Dissection is the practical part of anatomy in which students learn from dead body called “cadaver”. Students dissect the body parts and study the structures of body in a detailed manner. It helps them to identify the various structures of body with their own eyes and later they can apply their knowledge to visualize these structures under microscope and also helps them to implement this knowledge for clinical and surgical purposes. But during this handling of the cadaver, students have to be very careful about the contraction of various microbes which can lead to various infections in them. These cadavers are preserved by using fixative agents like Formalin, but researchers have found that this fixative agent is not that effective to inactivate or kill all the microbes on these cadavers. So students are prone to get infected. Not only the students but faculty and other staff are not spared as well [1-3]. The growth of the microbes is inhibited by a procedure called embalming which helps to preserve the cadaver. Fixative agents used in the procedure of embalming are 10% formalin, with added glycerol, water and some disinfectants [4]. It is very important how effective the fixative agent is as the health of the students, faculty and other staff members is at risk. All the people who are directly or indirectly involved with these cadavers are prone to get infected [5].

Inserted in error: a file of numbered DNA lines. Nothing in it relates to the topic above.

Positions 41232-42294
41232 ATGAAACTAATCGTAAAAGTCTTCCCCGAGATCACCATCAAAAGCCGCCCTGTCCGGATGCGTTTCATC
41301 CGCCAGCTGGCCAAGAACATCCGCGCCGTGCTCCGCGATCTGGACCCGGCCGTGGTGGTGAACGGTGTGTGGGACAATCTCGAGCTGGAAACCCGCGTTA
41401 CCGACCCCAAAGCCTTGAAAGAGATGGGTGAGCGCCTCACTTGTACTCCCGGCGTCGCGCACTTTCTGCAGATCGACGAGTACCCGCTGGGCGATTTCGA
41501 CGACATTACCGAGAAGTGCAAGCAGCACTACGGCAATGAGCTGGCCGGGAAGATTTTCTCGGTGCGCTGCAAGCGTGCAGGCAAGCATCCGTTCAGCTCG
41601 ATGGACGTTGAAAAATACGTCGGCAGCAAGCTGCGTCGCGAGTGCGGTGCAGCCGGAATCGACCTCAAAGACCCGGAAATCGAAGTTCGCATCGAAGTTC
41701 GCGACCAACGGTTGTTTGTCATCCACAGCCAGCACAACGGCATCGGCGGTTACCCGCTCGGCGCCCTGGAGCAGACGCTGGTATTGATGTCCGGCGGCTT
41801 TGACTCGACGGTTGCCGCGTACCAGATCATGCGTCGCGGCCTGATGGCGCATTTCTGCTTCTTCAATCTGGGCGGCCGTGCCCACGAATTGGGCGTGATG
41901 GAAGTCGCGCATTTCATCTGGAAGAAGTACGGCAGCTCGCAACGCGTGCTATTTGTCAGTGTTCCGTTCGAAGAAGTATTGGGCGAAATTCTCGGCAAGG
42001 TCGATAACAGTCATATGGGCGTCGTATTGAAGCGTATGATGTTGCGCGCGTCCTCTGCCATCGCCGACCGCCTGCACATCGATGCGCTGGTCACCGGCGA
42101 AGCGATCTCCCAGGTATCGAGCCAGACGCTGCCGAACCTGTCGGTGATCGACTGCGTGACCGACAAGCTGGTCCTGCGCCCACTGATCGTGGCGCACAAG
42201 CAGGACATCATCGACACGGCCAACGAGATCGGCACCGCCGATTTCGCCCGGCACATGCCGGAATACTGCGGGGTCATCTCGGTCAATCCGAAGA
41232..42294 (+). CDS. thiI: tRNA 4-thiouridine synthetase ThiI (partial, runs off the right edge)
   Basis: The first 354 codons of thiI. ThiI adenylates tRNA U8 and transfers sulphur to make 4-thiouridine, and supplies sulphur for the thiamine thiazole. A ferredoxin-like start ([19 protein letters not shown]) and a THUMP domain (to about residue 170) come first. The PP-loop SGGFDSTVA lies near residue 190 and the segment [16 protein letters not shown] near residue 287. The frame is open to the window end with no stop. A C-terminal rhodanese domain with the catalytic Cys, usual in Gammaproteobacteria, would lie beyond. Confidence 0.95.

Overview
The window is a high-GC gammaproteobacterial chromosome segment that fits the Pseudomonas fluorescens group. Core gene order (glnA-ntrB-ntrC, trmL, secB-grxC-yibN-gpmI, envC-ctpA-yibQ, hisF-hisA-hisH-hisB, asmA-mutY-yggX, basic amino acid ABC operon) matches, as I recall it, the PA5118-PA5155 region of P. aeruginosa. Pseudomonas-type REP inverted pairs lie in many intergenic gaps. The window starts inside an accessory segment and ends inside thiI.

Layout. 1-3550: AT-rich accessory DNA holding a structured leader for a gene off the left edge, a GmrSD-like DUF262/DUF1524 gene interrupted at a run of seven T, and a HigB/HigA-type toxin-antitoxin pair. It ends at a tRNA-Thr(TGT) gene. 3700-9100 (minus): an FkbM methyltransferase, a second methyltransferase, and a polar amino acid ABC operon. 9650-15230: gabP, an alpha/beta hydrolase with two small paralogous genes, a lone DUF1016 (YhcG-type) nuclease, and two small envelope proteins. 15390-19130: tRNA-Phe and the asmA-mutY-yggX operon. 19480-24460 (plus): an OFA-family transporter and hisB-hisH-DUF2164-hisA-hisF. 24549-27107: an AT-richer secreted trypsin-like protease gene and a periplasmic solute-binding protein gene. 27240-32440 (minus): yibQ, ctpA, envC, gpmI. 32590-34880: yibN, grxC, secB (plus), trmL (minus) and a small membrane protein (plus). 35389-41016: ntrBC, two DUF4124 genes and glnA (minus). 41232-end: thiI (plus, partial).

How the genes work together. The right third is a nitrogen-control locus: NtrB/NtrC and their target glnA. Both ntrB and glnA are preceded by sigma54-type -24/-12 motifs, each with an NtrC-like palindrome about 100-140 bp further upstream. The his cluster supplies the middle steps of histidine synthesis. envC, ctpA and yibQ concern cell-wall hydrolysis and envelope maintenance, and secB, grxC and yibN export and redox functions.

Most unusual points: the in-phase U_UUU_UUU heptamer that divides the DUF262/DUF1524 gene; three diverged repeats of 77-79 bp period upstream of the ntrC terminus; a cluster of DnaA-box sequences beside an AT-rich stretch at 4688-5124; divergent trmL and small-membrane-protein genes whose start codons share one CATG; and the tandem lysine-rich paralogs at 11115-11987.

As our study was mostly concerned with the presence of Staphylococcus, we focused on those bacteria. Staphylococci are gram-positive cocci about 1.0 μm in diameter. They grow in the form of groups or clusters, or pairs or small chains. The shape of these cocci helps us to differentiate between staphylococci from streptococci. The most important test which distinguishes between Staphylococcus from streptococci is the catalase test. Streptococci are catalase negative whereas staphylococci are catalase positive. The test is performed by adding an agar slant or broth culture with multiple drops of 3% hydrogen peroxide. Catalase-positive cultures bubble at once. They are normal habitats present on the skin and mucous membranes, but sometimes can lead to serious infections [6]. Among all the members of staphylococci, Staphylococcus aureus is most pathogenic. Staphylococcus epidermidis is a known cause of various hospital acquired infections (such as prosthetic or indwelling devices), whereas Staphylococci saprophyticus is usually associated with urinary tract infections in young females of reproductive age group. Most common site of entry is skin, but may invade through respiratory tract or urinary tract also. Staphylococcus aureus is responsible for causing boils and abscess, furunculosis, osteomyelitis and endocarditis. Other species of staphylococci (S. lugdunensis, S. haemolyticus, S. warneri, S. schleiferi and S. intermedius) are infrequent pathogens [6]. Staphylococci cohni is a gram positive and coagulase negative member of genus staphylococci which is present in the form of clusters of cocci, it usually present on human skin and is one of the important causes of infections in immunocompromised hosts. The culture of the sample taken from skin shows the presence of diphtherias, staphylococci and various bacilli. Till now it is not proved whether embalming is really effective for killing all the pathogens from the cadavers. The aim of our study was to report presence of any pathogenic bacteria especially staphylococci in cadavers which are used for dissection purposes and how we can prevent transmission of these pathogens to students, faculty and other staff of the dissection hall.